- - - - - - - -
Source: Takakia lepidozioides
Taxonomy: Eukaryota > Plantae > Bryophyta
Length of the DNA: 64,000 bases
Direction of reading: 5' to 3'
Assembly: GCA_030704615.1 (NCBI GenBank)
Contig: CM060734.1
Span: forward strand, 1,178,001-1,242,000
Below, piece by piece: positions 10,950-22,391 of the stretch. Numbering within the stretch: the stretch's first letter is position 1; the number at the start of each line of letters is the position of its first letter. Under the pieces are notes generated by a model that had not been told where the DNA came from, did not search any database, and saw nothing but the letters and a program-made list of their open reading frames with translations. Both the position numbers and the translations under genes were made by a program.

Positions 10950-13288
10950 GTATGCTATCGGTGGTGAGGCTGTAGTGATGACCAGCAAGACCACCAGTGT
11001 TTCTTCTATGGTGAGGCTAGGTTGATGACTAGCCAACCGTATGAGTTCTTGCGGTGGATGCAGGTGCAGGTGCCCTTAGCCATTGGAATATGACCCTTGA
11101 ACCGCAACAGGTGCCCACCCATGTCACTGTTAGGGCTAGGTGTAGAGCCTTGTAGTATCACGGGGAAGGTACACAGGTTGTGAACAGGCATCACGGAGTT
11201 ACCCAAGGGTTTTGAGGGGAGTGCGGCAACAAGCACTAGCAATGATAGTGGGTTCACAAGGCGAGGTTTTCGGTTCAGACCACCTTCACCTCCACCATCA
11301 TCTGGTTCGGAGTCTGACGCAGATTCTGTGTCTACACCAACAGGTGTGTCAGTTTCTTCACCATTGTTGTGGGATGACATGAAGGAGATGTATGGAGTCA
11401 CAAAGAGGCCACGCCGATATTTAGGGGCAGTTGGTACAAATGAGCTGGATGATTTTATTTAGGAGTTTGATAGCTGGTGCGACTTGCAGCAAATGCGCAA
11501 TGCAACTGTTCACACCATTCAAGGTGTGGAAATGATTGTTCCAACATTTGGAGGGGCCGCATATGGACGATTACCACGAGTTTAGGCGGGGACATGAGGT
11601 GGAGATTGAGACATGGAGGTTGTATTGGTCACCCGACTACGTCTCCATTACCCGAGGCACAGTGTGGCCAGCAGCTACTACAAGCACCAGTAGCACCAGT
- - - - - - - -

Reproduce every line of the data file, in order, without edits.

Source: Takakia lepidozioides
Taxonomy: Eukaryota > Plantae > Bryophyta
Length of the DNA: 64,000 bases
Direction of reading: 5' to 3'
Assembly: GCA_030704615.1 (NCBI GenBank)
Contig: CM060734.1
Span: forward strand, 1,178,001-1,242,000
Below, piece by piece: positions 10,950-22,391 of the stretch. Numbering within the stretch: the stretch's first letter is position 1; the number at the start of each line of letters is the position of its first letter. Under the pieces are notes generated by a model that had not been told where the DNA came from, did not search any database, and saw nothing but the letters and a program-made list of their open reading frames with translations. Both the position numbers and the translations under genes were made by a program.

Positions 10950-13288
10950 GTATGCTATCGGTGGTGAGGCTGTAGTGATGACCAGCAAGACCACCAGTGT
11001 TTCTTCTATGGTGAGGCTAGGTTGATGACTAGCCAACCGTATGAGTTCTTGCGGTGGATGCAGGTGCAGGTGCCCTTAGCCATTGGAATATGACCCTTGA
11101 ACCGCAACAGGTGCCCACCCATGTCACTGTTAGGGCTAGGTGTAGAGCCTTGTAGTATCACGGGGAAGGTACACAGGTTGTGAACAGGCATCACGGAGTT
11201 ACCCAAGGGTTTTGAGGGGAGTGCGGCAACAAGCACTAGCAATGATAGTGGGTTCACAAGGCGAGGTTTTCGGTTCAGACCACCTTCACCTCCACCATCA
11301 TCTGGTTCGGAGTCTGACGCAGATTCTGTGTCTACACCAACAGGTGTGTCAGTTTCTTCACCATTGTTGTGGGATGACATGAAGGAGATGTATGGAGTCA
11401 CAAAGAGGCCACGCCGATATTTAGGGGCAGTTGGTACAAATGAGCTGGATGATTTTATTTAGGAGTTTGATAGCTGGTGCGACTTGCAGCAAATGCGCAA
11501 TGCAACTGTTCACACCATTCAAGGTGTGGAAATGATTGTTCCAACATTTGGAGGGGCCGCATATGGACGATTACCACGAGTTTAGGCGGGGACATGAGGT
11601 GGAGATTGAGACATGGAGGTTGTATTGGTCACCCGACTACGTCTCCATTACCCGAGGCACAGTGTGGCCAGCAGCTACTACAAGCACCAGTAGCACCAGT